March Madness fans in Illinois could not legally bet on Monday’s championship game. But that could change for next year’s tournament under a few proposals at the statehouse.
Right now, the only way to legally wager on a big game is to hop on a plane to Vegas.
But a U.S. Supreme Court decision expected this month could open the door to states legalizing sports betting—both in-person and online.
An industry study says earnings could total 681 million dollars—yielding just tens of millions in tax revenue.
State Sen. Bill Cunningham, a Chicago Democrat, says Illinois likely wouldn’t allow online betting unless it could make money for the state.
“I’m just wondering if there’s a way to do that and still present a competitive gaming product to people who are enjoying it now offshore," he said. "It seems like we still have a pretty steep hill to climb.”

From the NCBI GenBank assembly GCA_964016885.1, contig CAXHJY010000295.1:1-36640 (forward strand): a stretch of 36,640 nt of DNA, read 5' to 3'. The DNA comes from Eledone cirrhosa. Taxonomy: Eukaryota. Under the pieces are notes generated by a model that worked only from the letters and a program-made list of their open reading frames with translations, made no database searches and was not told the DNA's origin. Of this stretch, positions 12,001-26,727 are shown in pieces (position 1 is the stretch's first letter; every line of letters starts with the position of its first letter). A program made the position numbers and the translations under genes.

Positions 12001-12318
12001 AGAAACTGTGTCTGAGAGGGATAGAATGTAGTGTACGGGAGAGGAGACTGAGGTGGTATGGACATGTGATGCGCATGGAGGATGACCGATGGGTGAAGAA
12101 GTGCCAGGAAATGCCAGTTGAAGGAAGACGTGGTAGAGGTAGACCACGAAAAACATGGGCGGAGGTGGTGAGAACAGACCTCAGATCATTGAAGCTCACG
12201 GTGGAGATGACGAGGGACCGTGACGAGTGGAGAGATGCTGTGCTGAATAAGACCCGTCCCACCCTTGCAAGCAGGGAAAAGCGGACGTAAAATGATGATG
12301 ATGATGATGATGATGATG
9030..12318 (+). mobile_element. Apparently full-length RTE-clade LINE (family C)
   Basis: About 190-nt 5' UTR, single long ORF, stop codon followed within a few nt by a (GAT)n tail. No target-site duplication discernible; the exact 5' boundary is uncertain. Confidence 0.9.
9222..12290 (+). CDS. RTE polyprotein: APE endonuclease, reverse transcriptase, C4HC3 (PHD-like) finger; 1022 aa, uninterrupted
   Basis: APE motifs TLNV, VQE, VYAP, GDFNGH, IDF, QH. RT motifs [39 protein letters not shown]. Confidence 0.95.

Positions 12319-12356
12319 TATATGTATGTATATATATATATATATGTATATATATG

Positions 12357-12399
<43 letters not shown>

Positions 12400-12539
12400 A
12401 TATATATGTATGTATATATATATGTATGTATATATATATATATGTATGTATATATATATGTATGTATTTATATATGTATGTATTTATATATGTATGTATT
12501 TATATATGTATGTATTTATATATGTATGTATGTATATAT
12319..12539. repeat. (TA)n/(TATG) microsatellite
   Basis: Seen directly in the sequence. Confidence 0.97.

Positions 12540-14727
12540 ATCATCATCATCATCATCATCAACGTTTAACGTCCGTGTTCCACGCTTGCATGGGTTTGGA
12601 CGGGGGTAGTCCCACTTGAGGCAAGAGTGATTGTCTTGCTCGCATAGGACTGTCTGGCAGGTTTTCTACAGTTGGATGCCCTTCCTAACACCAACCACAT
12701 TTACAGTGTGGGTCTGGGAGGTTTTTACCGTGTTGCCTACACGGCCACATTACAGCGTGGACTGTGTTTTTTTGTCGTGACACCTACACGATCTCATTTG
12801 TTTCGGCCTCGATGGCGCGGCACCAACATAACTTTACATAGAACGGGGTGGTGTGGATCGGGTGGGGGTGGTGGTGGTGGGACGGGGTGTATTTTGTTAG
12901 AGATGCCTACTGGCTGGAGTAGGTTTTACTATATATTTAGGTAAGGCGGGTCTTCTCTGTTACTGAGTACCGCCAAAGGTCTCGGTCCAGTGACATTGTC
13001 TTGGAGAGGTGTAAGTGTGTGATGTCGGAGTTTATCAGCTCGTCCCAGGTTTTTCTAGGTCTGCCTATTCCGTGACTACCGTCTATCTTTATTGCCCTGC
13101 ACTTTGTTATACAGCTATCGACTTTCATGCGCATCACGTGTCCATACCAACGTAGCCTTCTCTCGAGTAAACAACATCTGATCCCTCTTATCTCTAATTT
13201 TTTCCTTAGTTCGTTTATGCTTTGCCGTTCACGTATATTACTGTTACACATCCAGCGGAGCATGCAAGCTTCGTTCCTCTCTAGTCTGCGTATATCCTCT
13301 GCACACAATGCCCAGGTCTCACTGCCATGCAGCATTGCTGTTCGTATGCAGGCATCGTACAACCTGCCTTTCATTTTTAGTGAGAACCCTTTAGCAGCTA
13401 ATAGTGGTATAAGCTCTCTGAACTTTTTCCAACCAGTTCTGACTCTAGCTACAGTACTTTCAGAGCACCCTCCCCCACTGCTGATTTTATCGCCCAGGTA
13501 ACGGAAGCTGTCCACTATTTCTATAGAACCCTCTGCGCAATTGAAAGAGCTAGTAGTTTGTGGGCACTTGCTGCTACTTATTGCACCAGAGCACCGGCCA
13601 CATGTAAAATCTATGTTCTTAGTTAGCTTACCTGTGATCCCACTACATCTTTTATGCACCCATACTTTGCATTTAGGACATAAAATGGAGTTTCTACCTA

Cunningham suggested the challenges to regulating the industry—and attracting betters away from the black market—might not be worth the trouble.
Industry officials say taxes should be kept low. If payouts aren’t good enough, they say customers could continue using overseas gambling sites like they do now.
One proposal allows the betting at existing casinos and online platforms, while another would make it available at horse race tracks.